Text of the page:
Lehigh Valley Transit Interurban Car 1030


William B. McGorum, the newly elected Vice President and General Manager, inaugurated the Rehabilitation Program and directed company policies for the ensuing seven years.

Utility equipment company, Railway Equipment Brokers, shipped forty-three second hand electric railway cars to L.V.T. between July 1938 and January 1939. The group included eleven Cincinnati Lightweight Interurban Cars, Nos. 112, 115, 121, 123, 125, 126, 127, 128, 129, 413 and 414. Cars 413 and 414 were actually owned by the bankrupt Cincinnati Car Company.

L.V.T. had not originally planned for a thirteen car roster, but satisfaction with the performance of the eleven Cincinnati Lightweight Cars, plus increased patronage, influenced the acquisition of C&LE RR cars Nos. 120 and 122 in May of 1939.

The mechanical department assigned 1000 series numbers to cars equipped with Westinghouse Electric Company equipment and 1020 series numbers to those equipped with General Electric Company equipment.

L.V.T. numbers compared to C&LE car numbers:
1000=125     1002=126     1004=127     1006=129     1008=122     1020=413     1022=112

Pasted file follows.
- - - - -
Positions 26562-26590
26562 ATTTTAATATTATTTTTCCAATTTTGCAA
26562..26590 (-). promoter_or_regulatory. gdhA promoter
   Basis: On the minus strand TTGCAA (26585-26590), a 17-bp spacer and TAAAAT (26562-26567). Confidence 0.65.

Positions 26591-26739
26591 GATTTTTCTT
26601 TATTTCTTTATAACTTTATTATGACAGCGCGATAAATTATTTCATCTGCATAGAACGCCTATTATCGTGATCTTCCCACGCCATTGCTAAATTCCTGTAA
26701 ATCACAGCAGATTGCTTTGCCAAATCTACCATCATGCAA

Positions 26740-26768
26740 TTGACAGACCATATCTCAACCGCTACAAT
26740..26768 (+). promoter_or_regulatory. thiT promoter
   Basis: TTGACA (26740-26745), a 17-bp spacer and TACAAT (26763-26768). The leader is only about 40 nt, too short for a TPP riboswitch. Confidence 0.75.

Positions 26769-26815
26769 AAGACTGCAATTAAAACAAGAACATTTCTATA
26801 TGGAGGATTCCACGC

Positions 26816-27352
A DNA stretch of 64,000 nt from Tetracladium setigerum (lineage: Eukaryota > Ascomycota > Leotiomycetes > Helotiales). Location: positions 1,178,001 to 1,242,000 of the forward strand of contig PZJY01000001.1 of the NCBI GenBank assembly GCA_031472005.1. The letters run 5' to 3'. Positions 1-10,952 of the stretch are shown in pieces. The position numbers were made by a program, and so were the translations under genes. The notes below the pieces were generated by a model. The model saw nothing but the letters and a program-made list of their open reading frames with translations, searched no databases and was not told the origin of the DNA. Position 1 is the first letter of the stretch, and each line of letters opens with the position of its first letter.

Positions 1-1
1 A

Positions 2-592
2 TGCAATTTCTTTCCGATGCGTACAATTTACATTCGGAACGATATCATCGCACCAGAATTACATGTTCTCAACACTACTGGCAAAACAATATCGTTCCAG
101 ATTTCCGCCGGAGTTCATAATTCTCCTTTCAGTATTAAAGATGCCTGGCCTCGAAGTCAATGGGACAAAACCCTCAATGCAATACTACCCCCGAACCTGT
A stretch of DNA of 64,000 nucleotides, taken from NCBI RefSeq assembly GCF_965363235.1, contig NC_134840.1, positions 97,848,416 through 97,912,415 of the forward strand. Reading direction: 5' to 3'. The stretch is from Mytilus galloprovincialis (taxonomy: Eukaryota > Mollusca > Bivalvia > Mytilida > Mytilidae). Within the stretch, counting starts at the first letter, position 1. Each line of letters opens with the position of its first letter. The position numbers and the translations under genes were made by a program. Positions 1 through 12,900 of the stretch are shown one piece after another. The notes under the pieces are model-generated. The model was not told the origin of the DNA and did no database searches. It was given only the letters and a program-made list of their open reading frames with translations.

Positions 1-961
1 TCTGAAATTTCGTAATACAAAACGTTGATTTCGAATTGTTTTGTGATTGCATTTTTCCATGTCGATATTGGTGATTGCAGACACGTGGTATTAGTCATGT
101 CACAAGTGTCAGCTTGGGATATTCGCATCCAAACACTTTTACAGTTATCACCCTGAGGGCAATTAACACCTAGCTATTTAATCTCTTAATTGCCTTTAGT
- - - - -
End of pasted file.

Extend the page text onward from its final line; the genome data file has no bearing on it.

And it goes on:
1001=128     1003=121     1005=123     1007=120                          1021=414     1023=115

A major catastrophe involved the 1000 Series group after almost two years of normal, successful operations. Car No. 1004 (C&LE No. 127) suffered irreparable damage on the Philadelphia & Western RR at King Manor.

Abandonment of the Indiana RR Company Interurban and City Rail Network began in 1939. The company retained cars 55, 65 & 78 to a pool, which operated only one daily round trip on the Indianapolis-Seymour segment of the Indianapolis-Louisville route. From this group in January 1941, L.V.T. purchased Club Car No. 55 as a replacement for No. 1004 (C&LE No. 127). An employee chalked out the No. 55 and marked 1030 above with exterior alterations designed to create a form similar to other 1000 Series cars.

In 1946, The L.V.T. Mechanical Department, removed the stainless steel pilots from cars No. 1000, 1001, 1002, 1005, 1007, 1021, 1022, 1023 & 1030 to allow the movement of cool air over motors of both trucks. The pilot covers were left in tact on cars 1006, 1008 & 1020 until the end of railway operations.

The Series 1000 cars prolonged electric railway service over L.V.T.'s Liberty Bell route, or Philadelphia Division, for twelve years after abandonment seemed certain.

The L.V.T. Company, in an unprecedented move late Thursday afternoon September 6th, 1951, immediately commenced abandonment of the Liberty Bell route.

The Seashore Trolley Museum purchased No. 1030 (IRR No. 55) from the scrap metal broker.